Tapeless recording in the consumer domain has changed the way broadcasters preserve content.
Eons ago, when cameras had scanning electron beams and electronic recording of sound was in its infancy, television was essentially a live medium. The only option for preserving and storing content was to shoot a high-resolution monitor with a camera synchronized to the frame rate of the scan. Kinescopes can only be found now when looking at archival footage of old, and originally live, shows.
To overcome the missing link that storage represented, the production community turned to the only other viable option — producing on film in the first place. There were two reasons for this. First, the transfer characteristics of film and television are not the same, which rendered making kinescopes with correct tonal representations challenging. Second, the quality of the recordings was at best marginal. Film originals transferred directly to television worked much better, a fact that was universal until the last decade of technical advancement.
In 1956, when Ampex stunned the NAB crowd with the first practical electronic recordings of monochrome images, the game changed forever. Although the evolution of electronic recording has been slow, in the last 20 years, the pace of technological change has quickened considerably.
New advancements in recording have flowed in large part from a fundamental shift in the processing of images from analog to digital. Can you even buy an analog professional recorder today? Magnetic tape has begun to disappear. Some manufacturers have ceased producing professional videotape. These market forces will play an increasing role in the future, in no small measure due to the popularity of tapeless recording in the consumer domain.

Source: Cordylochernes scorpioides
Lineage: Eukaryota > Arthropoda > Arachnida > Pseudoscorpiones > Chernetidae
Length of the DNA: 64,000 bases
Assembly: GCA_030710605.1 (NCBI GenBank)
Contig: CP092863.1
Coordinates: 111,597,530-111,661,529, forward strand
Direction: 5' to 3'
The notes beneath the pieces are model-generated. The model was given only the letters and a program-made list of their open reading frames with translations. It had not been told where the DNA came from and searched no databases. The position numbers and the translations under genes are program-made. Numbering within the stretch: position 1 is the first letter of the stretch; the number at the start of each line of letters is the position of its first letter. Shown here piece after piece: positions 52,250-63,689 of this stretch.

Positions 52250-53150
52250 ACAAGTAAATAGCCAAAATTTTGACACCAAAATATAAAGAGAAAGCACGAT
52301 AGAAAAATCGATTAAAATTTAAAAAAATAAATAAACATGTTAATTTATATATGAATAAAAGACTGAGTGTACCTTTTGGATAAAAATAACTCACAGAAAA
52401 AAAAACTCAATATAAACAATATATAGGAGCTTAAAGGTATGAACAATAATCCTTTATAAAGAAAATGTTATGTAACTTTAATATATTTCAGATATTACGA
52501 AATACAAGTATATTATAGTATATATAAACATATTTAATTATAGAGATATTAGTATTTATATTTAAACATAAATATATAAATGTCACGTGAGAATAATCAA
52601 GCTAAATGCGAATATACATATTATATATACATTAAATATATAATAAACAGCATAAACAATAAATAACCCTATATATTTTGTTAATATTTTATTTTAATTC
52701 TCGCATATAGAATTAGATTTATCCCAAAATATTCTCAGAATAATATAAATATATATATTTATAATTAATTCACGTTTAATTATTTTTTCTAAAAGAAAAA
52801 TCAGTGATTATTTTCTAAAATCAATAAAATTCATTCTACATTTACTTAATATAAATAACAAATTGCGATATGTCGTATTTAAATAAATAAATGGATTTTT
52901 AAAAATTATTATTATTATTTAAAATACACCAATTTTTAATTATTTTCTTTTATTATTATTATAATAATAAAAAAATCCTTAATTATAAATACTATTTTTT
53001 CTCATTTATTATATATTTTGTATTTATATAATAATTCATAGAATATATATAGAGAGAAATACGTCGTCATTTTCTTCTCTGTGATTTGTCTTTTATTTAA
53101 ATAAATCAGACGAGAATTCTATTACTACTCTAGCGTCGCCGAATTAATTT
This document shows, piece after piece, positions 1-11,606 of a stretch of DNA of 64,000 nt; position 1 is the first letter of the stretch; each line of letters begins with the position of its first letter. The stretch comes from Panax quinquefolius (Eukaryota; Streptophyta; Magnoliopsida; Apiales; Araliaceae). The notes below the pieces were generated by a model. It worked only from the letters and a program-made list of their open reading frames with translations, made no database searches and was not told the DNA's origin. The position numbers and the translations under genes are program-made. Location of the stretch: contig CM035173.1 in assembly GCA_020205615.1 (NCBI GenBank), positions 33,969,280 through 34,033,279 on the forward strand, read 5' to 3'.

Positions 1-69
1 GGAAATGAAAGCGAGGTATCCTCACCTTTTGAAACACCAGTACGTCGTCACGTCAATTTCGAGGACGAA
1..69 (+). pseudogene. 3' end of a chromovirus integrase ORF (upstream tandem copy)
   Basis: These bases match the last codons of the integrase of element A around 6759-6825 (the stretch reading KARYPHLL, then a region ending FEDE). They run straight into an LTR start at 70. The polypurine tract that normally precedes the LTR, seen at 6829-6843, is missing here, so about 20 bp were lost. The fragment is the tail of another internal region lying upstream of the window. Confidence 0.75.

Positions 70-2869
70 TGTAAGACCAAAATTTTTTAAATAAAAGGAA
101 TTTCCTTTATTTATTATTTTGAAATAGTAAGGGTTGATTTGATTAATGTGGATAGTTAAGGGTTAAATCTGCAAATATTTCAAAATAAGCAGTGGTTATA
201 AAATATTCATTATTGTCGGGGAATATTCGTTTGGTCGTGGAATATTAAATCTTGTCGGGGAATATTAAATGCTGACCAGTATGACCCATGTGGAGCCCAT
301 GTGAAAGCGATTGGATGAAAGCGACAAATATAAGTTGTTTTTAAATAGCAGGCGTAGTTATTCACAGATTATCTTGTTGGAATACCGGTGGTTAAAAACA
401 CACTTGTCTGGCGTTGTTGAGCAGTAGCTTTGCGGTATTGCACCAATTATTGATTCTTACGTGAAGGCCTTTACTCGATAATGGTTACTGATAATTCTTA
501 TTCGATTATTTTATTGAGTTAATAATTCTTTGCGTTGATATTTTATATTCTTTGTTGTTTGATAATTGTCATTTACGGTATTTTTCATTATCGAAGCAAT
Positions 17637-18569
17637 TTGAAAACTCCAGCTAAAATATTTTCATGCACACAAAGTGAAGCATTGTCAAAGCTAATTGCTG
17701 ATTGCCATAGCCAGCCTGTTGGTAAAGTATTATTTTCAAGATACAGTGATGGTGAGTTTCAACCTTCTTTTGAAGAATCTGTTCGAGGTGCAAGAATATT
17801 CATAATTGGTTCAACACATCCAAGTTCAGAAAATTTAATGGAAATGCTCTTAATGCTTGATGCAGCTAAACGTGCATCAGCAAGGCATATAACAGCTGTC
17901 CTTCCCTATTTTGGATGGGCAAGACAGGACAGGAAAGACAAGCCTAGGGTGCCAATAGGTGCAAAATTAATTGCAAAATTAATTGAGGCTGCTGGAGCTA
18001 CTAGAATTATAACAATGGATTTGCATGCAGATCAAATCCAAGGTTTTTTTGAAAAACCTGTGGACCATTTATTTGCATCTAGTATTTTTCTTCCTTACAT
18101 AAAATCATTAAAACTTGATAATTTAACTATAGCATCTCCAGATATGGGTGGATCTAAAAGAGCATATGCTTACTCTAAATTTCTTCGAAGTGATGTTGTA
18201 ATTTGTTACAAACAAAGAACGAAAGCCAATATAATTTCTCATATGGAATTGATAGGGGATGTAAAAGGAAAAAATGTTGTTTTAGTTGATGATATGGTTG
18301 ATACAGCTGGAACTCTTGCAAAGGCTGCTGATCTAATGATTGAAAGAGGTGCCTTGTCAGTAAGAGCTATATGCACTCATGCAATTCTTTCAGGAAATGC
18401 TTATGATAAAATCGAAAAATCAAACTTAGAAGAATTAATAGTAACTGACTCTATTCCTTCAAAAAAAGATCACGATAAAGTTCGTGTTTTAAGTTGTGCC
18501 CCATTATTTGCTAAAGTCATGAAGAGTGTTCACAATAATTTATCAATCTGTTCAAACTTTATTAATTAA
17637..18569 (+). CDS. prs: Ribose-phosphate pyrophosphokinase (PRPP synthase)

Borrowing from CE
Professionals used to disdain the technology developed for consumers as not up to the standards they needed, but economics have changed manufacturers' model. Where once broadcast and consumer electronics were developed in isolation, increasingly, the R&D dollars invested in the huge consumer electronics space has benefited the full vertical market all the way to broadcast and professional products.
For example, DV recording, which now covers 25Mb/s to 100Mb/s, was originally a consumer electronics initiative. The economy of the scale of CE production and development allowed the professional market to benefit before it even took hold in CE applications.
Similarly, MPEG was developed not for professional use, but for distribution of content in digital networks to the home. MPEG encoders were initially very expensive, but decoders have always been available at CE prices. MPEG's model was to put the expensive and difficult part of the process in the encoder and let simple decoders read the stream. But in the last decade, the cost of MPEG encoders has dropped sufficiently to put them in reach for both professional and consumer camcorders (for less than $500), and even in HD consumer camcorders. We all benefit from the necessity of sharing R&D cost.
Solving the issue of bandwidth
The professional market has much higher bandwidth requirements than the consumer marketplace, which will need to be addressed in the next decade. High-bandwidth, lightly compressed HD absorbs as much as 10X the bandwidth of even the 100Mb/s DV100 recorders.